In a recent message, Pope Francis said that he is praying for the people of Aleppo, especially families, children, the elderly and the sick. “Unfortunately,” he said, “we have become accustomed to war, to destruction; but we must not forget Syria is a country full of history, culture and faith”.
Thanks to the continuing generosity of Catholics across England and Wales, our local partners working both inside of Syria and in neighbouring countries - Lebanon and Jordan - are able to get vital aid - food, shelter and medical care to vulnerable families.
Please give to our Syria Crisis Appeal
Two years of conflict have pushed Yemen, already one of the world’s poorest countries, to the brink of catastrophe.
A bloody civil war between the Houthi ethnic group and supporters of Yemen’s government led by President Abdrabbuh Mansour Hadi is having devastating consequences for ordinary Yemenis. The UN now estimates that more than 10,000 people have been killed since the start of the conflict, with 6,000 people killed in 2016 alone.
One of the biggest impacts is that half of the population – 14 million people – is going hungry. Every ten minutes a child is dying because of preventable diseases and child malnutrition is at an all-time high. CAFOD have launched an appeal to help, and our partner is on the ground making sure aid reaches those who need it most.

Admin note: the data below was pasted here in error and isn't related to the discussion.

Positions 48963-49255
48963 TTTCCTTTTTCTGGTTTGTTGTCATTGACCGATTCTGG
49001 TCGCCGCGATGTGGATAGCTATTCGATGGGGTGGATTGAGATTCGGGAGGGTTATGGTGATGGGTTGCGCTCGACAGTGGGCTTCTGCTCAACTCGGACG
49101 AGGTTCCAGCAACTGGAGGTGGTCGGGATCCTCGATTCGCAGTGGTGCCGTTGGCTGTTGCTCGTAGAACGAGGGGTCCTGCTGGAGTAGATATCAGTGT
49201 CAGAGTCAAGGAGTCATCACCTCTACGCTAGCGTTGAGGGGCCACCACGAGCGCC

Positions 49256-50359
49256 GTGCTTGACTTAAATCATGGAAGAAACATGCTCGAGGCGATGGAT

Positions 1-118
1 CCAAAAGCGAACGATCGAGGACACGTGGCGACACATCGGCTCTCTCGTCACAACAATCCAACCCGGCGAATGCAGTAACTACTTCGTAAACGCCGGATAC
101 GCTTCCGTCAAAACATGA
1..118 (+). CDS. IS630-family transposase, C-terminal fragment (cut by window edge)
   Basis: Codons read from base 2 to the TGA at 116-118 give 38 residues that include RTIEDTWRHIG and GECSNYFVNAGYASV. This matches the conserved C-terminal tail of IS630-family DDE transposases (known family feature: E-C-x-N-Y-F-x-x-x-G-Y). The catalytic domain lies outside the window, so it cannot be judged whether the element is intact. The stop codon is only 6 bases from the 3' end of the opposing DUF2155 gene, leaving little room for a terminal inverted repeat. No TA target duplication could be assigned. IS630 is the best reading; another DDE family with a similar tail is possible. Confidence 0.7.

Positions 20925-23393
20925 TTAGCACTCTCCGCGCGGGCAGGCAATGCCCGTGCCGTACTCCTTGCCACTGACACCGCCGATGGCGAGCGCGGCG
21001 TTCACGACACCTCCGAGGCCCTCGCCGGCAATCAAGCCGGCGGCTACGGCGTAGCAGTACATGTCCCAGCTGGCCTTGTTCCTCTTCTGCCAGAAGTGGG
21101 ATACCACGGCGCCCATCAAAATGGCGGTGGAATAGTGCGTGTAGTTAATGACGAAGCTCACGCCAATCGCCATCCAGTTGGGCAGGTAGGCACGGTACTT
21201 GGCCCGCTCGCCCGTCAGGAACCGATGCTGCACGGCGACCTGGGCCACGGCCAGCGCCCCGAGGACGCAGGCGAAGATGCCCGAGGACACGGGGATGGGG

4. Working for peace in Israel and the occupied Palestinian territories
2017 marks 50 years since the start of Israeli military occupation of Palestine, something which continues to be a source of instability and insecurity for both Israelis and Palestinians. The illegal occupation of land by Israel is one of the root causes of the suffering of the Palestinian people and of the injustices they face in their daily lives.
We will continue to work with Christian, Jewish, Muslim and secular partners in occupied Palestinian territory and Israel to campaign for peace.
Find out more about our work in the occupied Palestinian territories
5. Conflict in South Sudan
Forgotten emergencies continue. Last year, malnutrition reached its highest level since the conflict broke out in 2013. The UN estimates that 4.8 million people in South Sudan do not have enough food to meet their daily needs, and are in dire need of humanitarian assistance.
The Church in South Sudan continues to call on the leadership to put its people first. Bishop Eduardo Hiiboro, a partner of CAFOD, has called for unity: “For peace to prevail, we must all accept one another as brothers and sisters,” he said. “Disparaging someone based on their tribe can only lead this country down a dangerous road. Let us come together and work as one to rebuild South Sudan”.
6. Mosul displacement